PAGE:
Encrypting and Decrypting Strings with a Key in PowerShell

Note:  After writing up this post,  I found a great script by Oisin up on Poshcode that does all of this using System.Security.Cryptography.RijndaelManaged in a much more elegant way, but I had fun hammering through some of this stuff so I thought I would share. I was recently working on a script that required encryption for some of the data. This has been dealt with quite a bit in the PowerShell Community. There are some great posts here (Lee Holmes Precision Computing) and here (/\/\o\/\/'s old blog). I had the unique constraint that the user who encrypts the data may not necessarily be the same user who decrypts it. The way I chose to solve this was with a Shared key, that both users would know. Here's where it gets a little tricky. All the cmdlets for managing Secure Strings seem to encrypt using some sort of hash from the given logged on user. This obviously would not work for use with a shared key. It turns out that there is a -key parameter on the ConvertTo-SecureString. There is also a -asPlainText parameter. But you can't use them both at the same time. They are in different parameter sets. This poses the question, How can you encrypt a plainText string with a key in PowerShell? Well here is what I came up with. First of all, we need to generate a key. Wouldn't it be nice if you could just use an alphanumeric string? But that wouldn't have been nearly as much fun. It turns out the key needs to be a 16,24, or 32 byte array. That made me come up with this handy little function:
function Set-Key {
param([string]$string)
$length = $string.length
$pad = 32-$length
if (($length -lt 16) -or ($length -gt 32)) {Throw "String must be between 16 and 32 characters"}
$encoding = New-Object System.Text.ASCIIEncoding
$bytes = $encoding.GetBytes($string + "0" * $pad)
return $bytes
}
It takes a string, forces the length, and then returns an appropriate byte array that we can use generate a key to encrypt stuff with. So the next hurdle is to actually encrypt a string of plain text with they key we generated. Even though you cannot encrypt a whole string in a secureString, there is a method on System.SecureString called AppendChar. So, if we break our string out in chars, we can build our SecureString.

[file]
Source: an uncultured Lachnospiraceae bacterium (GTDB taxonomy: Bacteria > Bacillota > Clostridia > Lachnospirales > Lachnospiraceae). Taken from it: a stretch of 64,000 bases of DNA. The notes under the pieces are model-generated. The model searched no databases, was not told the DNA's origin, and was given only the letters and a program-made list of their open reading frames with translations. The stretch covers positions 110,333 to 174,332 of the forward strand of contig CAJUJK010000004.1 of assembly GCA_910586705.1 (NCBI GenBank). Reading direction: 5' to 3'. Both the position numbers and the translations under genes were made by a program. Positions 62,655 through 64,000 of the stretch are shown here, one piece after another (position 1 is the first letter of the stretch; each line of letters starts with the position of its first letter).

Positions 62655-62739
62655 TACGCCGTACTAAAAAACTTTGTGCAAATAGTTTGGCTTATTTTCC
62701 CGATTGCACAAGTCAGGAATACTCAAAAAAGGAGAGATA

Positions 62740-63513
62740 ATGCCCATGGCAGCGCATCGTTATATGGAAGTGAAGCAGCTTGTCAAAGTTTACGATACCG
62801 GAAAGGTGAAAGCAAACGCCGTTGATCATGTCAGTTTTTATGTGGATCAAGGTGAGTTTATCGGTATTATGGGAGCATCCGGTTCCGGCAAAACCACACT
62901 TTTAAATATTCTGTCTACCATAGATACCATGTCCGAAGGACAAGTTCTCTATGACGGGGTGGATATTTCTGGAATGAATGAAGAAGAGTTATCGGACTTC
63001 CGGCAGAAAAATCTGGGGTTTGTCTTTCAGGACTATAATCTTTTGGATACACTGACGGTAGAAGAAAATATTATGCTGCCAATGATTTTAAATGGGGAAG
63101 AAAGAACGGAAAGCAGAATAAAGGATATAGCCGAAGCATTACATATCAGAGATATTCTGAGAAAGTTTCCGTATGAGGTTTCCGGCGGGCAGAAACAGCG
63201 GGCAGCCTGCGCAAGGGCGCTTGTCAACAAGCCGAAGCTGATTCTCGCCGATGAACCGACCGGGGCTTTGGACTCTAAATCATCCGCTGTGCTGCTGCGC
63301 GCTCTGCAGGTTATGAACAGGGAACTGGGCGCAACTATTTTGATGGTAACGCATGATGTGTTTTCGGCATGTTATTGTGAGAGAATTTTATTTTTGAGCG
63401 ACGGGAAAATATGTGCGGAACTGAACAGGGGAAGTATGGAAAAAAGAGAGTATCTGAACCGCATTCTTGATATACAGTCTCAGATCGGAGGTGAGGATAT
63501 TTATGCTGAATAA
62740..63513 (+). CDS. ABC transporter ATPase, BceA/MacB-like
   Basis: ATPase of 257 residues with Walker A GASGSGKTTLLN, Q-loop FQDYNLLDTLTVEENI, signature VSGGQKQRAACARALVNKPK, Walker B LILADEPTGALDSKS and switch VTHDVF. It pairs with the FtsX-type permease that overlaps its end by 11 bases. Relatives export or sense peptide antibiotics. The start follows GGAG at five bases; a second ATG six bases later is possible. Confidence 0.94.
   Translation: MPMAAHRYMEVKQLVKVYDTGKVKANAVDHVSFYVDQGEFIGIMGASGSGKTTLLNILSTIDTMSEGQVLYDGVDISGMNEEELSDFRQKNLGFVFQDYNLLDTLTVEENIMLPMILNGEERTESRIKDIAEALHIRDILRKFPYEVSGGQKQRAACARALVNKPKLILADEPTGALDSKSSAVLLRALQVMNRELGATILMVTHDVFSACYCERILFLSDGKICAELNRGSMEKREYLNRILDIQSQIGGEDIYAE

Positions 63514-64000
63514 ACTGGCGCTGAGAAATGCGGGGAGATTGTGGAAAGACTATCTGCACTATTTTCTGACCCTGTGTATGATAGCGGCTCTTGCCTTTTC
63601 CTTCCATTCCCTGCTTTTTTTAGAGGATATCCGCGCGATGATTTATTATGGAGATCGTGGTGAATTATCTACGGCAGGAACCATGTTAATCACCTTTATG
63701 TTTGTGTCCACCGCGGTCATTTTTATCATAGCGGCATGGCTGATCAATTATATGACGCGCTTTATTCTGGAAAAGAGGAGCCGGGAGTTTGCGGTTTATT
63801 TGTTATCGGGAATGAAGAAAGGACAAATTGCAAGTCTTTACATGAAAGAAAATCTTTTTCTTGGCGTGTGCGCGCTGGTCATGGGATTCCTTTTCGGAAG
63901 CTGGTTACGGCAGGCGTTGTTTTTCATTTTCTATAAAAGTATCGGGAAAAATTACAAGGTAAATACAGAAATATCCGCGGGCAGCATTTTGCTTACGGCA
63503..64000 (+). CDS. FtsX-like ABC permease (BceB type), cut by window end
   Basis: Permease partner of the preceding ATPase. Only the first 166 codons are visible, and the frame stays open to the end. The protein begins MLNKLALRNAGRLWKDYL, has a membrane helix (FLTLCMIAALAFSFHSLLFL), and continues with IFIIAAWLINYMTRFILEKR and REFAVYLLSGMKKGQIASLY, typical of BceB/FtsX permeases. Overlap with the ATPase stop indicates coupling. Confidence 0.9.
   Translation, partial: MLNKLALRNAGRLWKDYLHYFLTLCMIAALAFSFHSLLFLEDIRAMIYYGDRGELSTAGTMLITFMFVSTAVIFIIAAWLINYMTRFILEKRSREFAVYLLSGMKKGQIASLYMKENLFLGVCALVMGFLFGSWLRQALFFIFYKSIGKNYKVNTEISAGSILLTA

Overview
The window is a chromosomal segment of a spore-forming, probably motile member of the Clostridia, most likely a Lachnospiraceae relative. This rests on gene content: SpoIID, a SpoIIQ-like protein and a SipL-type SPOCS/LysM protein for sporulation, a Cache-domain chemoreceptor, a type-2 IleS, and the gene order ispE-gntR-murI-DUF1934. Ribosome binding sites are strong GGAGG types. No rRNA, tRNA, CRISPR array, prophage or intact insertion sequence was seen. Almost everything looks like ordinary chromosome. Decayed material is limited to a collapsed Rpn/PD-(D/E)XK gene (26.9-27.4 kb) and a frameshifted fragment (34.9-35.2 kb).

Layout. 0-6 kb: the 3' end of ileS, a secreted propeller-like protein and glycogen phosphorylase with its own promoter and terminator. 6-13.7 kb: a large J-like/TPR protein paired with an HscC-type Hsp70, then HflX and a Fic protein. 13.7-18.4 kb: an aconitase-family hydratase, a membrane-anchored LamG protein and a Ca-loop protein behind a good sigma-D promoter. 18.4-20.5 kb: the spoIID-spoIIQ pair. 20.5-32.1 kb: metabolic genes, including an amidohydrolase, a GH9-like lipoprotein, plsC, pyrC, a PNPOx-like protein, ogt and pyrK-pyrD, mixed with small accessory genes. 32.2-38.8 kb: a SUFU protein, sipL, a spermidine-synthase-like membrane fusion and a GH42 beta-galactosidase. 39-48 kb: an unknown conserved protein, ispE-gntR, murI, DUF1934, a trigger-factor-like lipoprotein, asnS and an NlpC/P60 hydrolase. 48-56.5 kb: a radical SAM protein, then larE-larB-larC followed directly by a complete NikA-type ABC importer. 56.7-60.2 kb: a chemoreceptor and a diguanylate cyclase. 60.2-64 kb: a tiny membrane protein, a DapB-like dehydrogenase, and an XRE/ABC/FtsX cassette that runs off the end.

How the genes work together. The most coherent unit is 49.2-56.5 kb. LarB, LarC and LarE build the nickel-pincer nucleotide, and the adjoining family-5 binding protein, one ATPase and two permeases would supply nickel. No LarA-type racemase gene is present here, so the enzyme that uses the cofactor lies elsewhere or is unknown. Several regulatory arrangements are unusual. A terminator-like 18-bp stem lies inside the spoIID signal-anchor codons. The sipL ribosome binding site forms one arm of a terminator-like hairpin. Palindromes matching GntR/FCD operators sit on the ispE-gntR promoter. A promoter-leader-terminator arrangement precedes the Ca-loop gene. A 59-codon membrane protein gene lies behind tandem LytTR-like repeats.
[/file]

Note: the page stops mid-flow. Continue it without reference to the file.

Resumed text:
function Set-EncryptedData {
param($key,[string]$plainText)
$securestring = new-object System.Security.SecureString
$chars = $plainText.toCharArray()
foreach ($char in $chars) {$secureString.AppendChar($char)}
$encryptedData = ConvertFrom-SecureString -SecureString $secureString -Key $key
return $encryptedData
}
Finally, to decrypt everything, we can use a technique that /\/\o\/\/\ came up with a long time ago using [Runtime.InteropServices.Marshal]
function Get-EncryptedData {
param($key,$data)
$data | ConvertTo-SecureString -key $key |
ForEach-Object {[Runtime.InteropServices.Marshal]::PtrToStringAuto([Runtime.InteropServices.Marshal]::SecureStringToBSTR($_))}
}
Here is how you could use these functions together to encrypt and decrypt strings to your heart's content: image  
187 >  $plainText = "Some Super Secret Password"
188 >  $key = Set-Key "AGoodKeyThatNoOneElseWillKnow"
189 >  $encryptedTextThatIcouldSaveToFile = Set-EncryptedData -key $key -plainText $plaintext
190 >  $encryptedTextThatIcouldSaveToFile
507964ed3a197b26969adead0212743c378a478c64007c477efbb21be5748670a7543cb21135ec324e37f80f66d17c76c4a75f6783de126658bce09ef19d50da
191 >  $DecryptedText = Get-EncryptedData -data $encryptedTextThatIcouldSaveToFile -key $key
192 >  $DecryptedText
Some Super Secret Password
Comments are closed